Collies form a distinctive type of herding dogs, including many related landraces and standardized breeds. The type originated in Scotland and Northern England. Collies are medium-sized, fairly lightly-built dogs, with pointed snouts. Many types have a distinctive white color over the shoulders. Collies are very active and agile, and most types of collies have a very strong herding instinct. Collie breeds have spread through many parts of the world (especially Australia and North America), and have diversified into many varieties, sometimes mixed with other dog types. Some collie breeds have remained as working dogs for herding cattle, sheep, and other livestock, while others are kept as pets, show dogs or for dog sports, in which they display great agility, stamina and trainability. While the American Kennel Club has a breed they call "collie", in fact collie dogs are a distinctive type of herding dog inclusive of many related landraces and formal breeds. There are usually major distinctions between show dogs and those bred for herding trials or dog sports: the latter typically display great agility, stamina and trainability, and, more importantly, sagacity.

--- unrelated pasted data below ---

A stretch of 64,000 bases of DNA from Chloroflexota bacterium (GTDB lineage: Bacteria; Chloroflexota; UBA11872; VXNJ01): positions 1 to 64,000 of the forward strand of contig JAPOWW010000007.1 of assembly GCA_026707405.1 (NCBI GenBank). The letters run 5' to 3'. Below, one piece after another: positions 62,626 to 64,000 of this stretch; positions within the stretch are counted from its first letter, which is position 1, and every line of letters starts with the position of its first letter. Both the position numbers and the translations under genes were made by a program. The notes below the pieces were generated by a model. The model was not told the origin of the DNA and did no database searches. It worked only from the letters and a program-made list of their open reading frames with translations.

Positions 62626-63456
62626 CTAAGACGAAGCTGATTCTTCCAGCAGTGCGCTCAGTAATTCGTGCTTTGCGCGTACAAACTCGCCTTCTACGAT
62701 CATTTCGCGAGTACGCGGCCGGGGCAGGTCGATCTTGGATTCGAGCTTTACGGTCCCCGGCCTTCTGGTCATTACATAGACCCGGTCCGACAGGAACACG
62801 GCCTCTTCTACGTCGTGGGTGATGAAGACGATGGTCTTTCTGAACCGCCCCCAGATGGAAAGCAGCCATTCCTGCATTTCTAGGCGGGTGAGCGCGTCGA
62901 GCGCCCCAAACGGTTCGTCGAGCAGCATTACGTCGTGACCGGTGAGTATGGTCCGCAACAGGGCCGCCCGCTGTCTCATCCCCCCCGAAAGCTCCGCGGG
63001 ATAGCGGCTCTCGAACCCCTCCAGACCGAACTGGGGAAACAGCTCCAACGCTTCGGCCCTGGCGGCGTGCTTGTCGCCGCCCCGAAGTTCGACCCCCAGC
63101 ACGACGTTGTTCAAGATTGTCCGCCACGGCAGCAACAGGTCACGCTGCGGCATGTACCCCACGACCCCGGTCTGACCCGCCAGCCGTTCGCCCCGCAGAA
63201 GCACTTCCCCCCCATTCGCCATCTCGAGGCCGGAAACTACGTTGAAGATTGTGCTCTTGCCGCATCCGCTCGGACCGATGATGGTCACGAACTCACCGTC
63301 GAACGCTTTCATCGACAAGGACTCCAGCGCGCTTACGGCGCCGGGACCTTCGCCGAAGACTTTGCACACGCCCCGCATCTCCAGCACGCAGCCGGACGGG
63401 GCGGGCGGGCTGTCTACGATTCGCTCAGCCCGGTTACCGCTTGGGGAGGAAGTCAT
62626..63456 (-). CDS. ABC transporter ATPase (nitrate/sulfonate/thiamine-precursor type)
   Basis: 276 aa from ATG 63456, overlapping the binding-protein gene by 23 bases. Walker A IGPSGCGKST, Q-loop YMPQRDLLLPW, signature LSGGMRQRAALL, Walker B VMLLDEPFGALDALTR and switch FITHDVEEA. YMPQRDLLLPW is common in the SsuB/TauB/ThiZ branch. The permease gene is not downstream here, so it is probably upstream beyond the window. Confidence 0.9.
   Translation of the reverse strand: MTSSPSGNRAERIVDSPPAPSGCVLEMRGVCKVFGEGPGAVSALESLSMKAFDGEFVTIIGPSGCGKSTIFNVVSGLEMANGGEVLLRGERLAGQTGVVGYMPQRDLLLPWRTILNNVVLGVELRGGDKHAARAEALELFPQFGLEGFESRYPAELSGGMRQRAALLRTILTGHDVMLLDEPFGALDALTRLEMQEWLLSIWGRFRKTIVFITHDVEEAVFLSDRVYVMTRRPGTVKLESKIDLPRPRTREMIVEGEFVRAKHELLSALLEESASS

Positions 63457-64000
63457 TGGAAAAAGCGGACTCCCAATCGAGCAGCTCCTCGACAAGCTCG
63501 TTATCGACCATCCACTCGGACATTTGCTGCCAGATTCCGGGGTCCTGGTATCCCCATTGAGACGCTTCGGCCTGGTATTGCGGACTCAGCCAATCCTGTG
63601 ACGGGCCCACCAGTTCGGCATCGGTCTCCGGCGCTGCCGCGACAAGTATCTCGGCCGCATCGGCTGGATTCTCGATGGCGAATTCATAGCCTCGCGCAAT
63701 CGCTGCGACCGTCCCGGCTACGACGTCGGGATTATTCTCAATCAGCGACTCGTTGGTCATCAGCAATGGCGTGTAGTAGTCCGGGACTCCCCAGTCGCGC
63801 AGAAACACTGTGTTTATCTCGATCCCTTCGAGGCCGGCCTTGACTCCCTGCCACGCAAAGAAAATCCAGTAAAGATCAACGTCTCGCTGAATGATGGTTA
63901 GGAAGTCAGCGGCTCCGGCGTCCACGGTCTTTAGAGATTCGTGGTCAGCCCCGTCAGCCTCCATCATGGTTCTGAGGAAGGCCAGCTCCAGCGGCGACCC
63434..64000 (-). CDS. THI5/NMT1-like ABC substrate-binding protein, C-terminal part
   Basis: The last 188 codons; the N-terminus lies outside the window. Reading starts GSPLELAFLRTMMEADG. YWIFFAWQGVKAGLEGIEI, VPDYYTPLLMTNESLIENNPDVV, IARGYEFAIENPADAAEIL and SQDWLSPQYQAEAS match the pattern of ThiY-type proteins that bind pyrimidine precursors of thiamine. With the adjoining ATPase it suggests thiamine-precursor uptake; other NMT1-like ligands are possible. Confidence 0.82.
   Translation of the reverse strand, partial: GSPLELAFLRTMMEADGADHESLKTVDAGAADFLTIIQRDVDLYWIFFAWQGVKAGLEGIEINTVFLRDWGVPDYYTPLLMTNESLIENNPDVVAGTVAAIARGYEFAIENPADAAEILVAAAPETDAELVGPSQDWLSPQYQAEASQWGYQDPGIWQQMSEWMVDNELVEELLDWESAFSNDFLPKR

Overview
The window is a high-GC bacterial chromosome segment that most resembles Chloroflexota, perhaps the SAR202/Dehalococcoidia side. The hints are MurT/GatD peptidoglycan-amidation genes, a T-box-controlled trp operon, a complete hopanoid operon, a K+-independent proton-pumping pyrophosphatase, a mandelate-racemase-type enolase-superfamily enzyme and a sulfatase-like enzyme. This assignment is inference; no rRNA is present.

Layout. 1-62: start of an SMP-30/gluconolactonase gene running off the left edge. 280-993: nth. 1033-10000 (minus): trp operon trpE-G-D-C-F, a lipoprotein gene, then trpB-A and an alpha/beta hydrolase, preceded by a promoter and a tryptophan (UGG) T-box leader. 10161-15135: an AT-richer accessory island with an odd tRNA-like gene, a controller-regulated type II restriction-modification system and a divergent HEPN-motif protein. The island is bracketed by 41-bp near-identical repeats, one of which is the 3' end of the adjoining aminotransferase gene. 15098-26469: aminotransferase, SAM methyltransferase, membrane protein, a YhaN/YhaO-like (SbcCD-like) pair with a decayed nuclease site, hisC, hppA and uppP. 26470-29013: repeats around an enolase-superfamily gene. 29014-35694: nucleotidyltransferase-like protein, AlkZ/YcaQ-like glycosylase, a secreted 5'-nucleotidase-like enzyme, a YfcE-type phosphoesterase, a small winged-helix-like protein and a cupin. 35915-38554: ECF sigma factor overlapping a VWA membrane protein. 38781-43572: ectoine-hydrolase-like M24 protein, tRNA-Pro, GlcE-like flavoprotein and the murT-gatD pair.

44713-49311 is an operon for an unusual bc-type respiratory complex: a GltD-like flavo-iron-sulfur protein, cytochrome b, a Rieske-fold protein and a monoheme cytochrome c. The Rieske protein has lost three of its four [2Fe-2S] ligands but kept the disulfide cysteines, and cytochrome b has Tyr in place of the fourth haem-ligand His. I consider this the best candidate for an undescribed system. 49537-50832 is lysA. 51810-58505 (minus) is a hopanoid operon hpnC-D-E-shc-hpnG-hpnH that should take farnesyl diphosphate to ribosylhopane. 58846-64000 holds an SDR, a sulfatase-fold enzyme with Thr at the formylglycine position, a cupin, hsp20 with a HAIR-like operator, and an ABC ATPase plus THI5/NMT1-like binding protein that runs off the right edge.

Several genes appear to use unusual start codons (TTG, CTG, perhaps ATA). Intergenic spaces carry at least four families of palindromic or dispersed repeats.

Common use of the name "collie" in some areas is limited largely to certain breeds—the name means Rough Collie by default in parts of the United States, and Border Collie in many rural parts of Great Britain. Many collie dog types do not actually include "collie" in their name (see Welsh Sheepdog at right).